Friday, February 15, 2008

Why Don't Women Rule the World?

My last post ended with a suggestion that the world might be a better place if women ran it. Will left this comment which got me thinking.

"Yes, the world might be better off with women running it; however, I wonder if we will ever know. Having gone through the sixties at a very impressionable age, I thought the influence of women at all the "decision making levels" in our society would surely make it a better society. I have been disappointed my friend. Apparently women do not want that. Look at how few women are in congress .. on the supreme court, etc., etc. (shouldn't it be about 50%?) What happened?" Will

I don't think it's that women don't want to be in positions of power. I think it is more complicated than that. I still believe that by and large, the world is a gentleman's club. I believe that the glass ceiling still exists in many sectors of commerce and government. In some cases this may be deliberate and probably not in other cases.

In my town, we have a county government that would put any good old boy network to shame. Really. There have been court orders and lawsuits to sort the whole mess out. Basically, a bunch of guys named Scooby, Lumpy, JJ and Jimmy control a large part of our county government through deals and nepotism. If you are not in with these dudes, you're toast. Hopefully the voters will toss the bums out this election cycle. At any rate, they have had a large degree of influence over which of their golf buddies or relatives get placed in appointed positions, and most of those placements went to men. While this is very much out in the open where I live, it is better concealed in other locales.

I also think that the fact that many women leave the work force to have children accounts for some of their absence in positions of power. They often take a couple of years off in their twenties or thirties and this stalls their rise. When they do go back to work, they face judgements and concerns about their dedication to their work. I have a very good friend who was subtly reprimanded when she told her employer she was pregnant with her second child. The employee evidently saw her pregnancy and maternity leave as a problem and almost a sign of disloyalty to the company. I believe this is very common and probably affects many women in that they are not as likely to be promoted as their male colleagues.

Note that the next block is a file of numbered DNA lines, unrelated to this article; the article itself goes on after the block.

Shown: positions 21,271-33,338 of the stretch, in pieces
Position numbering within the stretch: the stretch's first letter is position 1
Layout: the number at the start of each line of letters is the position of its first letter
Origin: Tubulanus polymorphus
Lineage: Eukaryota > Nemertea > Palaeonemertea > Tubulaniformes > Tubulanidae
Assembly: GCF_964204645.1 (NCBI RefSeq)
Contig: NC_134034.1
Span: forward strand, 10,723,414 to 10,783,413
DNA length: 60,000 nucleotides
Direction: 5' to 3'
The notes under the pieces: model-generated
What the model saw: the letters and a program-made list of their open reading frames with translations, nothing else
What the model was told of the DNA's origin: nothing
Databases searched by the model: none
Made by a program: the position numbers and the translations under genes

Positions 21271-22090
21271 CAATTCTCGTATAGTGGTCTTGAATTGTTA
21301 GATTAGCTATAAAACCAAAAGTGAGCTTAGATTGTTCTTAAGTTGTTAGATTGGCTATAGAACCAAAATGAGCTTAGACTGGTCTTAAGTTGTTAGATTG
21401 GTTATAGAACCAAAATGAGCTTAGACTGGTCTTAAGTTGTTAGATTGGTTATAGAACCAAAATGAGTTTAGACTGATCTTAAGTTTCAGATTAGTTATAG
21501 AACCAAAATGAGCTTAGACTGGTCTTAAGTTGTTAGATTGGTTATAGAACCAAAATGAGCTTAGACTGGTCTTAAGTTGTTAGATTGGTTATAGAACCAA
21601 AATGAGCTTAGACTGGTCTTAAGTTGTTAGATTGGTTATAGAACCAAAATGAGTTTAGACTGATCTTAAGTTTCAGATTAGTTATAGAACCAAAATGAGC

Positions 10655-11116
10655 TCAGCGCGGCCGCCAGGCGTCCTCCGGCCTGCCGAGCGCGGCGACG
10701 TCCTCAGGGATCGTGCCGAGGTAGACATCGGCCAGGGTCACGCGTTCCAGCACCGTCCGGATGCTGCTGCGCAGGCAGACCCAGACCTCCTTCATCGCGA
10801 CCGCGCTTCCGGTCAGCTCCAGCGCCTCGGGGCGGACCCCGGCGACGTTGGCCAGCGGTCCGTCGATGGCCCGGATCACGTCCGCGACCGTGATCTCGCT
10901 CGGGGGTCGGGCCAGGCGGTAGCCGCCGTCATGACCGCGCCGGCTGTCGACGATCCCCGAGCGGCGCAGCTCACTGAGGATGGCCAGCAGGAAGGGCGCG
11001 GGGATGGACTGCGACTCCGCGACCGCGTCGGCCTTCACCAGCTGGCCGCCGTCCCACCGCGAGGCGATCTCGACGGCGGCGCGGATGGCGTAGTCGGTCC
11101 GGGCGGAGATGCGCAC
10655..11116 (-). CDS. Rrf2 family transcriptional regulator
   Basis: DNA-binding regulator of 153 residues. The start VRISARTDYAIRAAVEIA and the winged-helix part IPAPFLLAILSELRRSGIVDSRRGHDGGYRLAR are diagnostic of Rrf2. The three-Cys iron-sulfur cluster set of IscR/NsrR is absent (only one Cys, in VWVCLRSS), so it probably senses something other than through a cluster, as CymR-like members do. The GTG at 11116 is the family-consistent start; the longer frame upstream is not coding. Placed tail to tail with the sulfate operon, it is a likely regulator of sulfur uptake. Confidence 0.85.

Age also comes in to play here. Usually people who reach the level of Supreme Court Justice or CEO are nearing the end of their careers and have been working many, many years to get where they are. The women who have reached this age did not begin their careers in as open a workplace. When they were in college, they may not have believed that they had every opportunity in front of them, as girls now believe. They may have been steered more towards nursing, teaching, or other historically female careers. Even if they entered more typically male careers, like law, they had to spend the first 15 years or so battling sexism. This sets them behind several years. I suspect that in the next 10-15 years, we will see more women in roles of power because those women began their careers on more equal footing.